In order to acquire an identity, individuals need to perceive themselves as capable of caring independently and competently, as well as being a valued member of the team. Initially, the identity of the nurse was imposed upon the participants by others, through the wearing of a uniform that strongly symbolized the role of the nurse, by other colleagues and patients who referred to them as ‘a nurse’, as well as by the expectations of others to carry out certain skills and procedures accurately. Furthermore, they were literally forced into the role of a nurse by the system. As a result, initially they were ‘playing the role’ of the nurse to match the expectations of others. It is therefore evident that the social identity clearly precedes individual identity.

The findings of this study showed that, while the participants were ‘playing the role’ they were not able to describe themselves as nurses. Also, as time progressed, the dependency on their colleagues diminished and they began working in their shifts with minimal interventions from others. Hence, by being independent in their practice they felt that they were being nurses. This suggests that the identity evolves over time and is pre-consciously learned – it is a tacit process. They were able to state that they were nurses once the role had been internalized.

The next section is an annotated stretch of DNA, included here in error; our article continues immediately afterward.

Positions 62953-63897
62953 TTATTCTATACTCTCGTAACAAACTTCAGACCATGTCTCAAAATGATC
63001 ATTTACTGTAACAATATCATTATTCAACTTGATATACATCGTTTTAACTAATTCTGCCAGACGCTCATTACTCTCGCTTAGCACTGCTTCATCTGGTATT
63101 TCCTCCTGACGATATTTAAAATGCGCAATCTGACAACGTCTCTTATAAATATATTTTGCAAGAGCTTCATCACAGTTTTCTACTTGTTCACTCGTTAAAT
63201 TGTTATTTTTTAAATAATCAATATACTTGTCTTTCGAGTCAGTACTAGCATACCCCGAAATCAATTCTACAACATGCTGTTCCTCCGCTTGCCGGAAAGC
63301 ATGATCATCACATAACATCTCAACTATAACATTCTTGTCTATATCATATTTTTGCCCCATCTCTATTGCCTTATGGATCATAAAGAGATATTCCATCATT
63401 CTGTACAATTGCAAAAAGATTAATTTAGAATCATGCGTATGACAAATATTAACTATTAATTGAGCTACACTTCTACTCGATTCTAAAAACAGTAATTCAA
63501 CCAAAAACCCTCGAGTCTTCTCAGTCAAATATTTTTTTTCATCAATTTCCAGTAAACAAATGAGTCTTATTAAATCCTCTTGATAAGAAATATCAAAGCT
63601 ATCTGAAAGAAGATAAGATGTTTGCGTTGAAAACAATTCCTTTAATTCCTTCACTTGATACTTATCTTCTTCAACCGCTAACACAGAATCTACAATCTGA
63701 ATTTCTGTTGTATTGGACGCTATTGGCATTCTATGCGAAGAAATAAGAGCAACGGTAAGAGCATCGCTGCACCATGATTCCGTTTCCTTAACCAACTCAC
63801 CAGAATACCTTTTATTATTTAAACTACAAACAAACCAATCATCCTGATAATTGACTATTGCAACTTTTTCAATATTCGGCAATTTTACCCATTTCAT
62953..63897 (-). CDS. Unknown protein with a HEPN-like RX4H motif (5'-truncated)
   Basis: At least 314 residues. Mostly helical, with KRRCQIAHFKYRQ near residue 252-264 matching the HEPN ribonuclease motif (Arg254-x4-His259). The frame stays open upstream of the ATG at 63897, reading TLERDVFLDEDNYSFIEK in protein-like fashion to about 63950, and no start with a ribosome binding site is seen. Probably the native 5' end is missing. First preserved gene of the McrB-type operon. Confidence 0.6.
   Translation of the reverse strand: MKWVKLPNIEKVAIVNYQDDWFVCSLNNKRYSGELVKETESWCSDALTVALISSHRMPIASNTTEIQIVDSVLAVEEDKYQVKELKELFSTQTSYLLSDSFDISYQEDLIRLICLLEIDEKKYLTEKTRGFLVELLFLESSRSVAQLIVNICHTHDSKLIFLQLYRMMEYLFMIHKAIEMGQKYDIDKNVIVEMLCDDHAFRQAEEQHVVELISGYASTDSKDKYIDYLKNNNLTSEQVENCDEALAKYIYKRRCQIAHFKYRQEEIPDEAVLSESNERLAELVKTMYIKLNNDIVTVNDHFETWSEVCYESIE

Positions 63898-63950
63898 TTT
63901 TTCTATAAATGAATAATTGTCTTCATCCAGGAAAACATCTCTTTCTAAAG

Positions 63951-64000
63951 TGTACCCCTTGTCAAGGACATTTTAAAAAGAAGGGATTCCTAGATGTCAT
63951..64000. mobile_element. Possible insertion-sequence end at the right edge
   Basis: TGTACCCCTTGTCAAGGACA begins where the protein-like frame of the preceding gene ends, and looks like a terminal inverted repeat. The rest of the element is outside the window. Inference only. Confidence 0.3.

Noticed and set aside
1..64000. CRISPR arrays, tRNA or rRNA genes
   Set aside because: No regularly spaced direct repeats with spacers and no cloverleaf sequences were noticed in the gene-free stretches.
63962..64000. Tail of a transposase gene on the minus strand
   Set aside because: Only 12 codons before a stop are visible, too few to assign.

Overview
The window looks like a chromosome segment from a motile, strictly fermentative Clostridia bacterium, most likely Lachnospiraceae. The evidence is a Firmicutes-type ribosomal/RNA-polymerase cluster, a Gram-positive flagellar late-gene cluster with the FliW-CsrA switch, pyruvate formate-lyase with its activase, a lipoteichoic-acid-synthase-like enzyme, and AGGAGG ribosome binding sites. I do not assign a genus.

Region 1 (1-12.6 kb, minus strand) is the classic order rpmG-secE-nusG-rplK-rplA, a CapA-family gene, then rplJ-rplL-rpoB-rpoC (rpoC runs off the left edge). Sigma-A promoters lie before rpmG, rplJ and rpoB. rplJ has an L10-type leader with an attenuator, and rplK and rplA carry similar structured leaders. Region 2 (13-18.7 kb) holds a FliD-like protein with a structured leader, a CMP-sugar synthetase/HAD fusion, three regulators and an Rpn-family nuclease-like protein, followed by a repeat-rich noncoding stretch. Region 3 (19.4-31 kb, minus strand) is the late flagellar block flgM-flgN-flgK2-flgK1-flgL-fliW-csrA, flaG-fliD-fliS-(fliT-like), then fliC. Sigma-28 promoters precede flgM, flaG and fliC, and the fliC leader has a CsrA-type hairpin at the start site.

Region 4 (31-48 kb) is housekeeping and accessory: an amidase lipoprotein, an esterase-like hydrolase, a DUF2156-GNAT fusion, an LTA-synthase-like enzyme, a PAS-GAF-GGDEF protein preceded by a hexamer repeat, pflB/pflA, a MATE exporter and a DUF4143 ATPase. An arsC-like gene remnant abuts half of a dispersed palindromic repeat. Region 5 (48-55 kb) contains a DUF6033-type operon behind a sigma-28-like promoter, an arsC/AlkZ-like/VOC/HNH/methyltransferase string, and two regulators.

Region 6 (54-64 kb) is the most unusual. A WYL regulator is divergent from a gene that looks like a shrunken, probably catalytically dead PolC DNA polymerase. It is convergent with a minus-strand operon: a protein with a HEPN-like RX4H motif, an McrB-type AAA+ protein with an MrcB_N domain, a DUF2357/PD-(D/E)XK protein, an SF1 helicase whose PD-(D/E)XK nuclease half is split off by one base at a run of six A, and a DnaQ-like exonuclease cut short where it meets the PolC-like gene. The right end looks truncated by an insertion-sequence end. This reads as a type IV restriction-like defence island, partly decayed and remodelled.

Learning the Role

In discussing the sense of belongingness, the ability to perform and the acquisition of an identity, it is apparent that there is a mismatch between the expectations of the profession in comparison with the individual abilities. In other words, the participants were aware of the level of competence expected of them, yet simultaneously did not feel capable of meeting those expectations, resulting in the difference between ‘playing the role’ and ‘being the role’ as discussed previously. Considering that, to be a nurse, one must complete a specified training programme, this indicates that it is possible to teach someone to perform a role; however, they, in turn, must learn the role.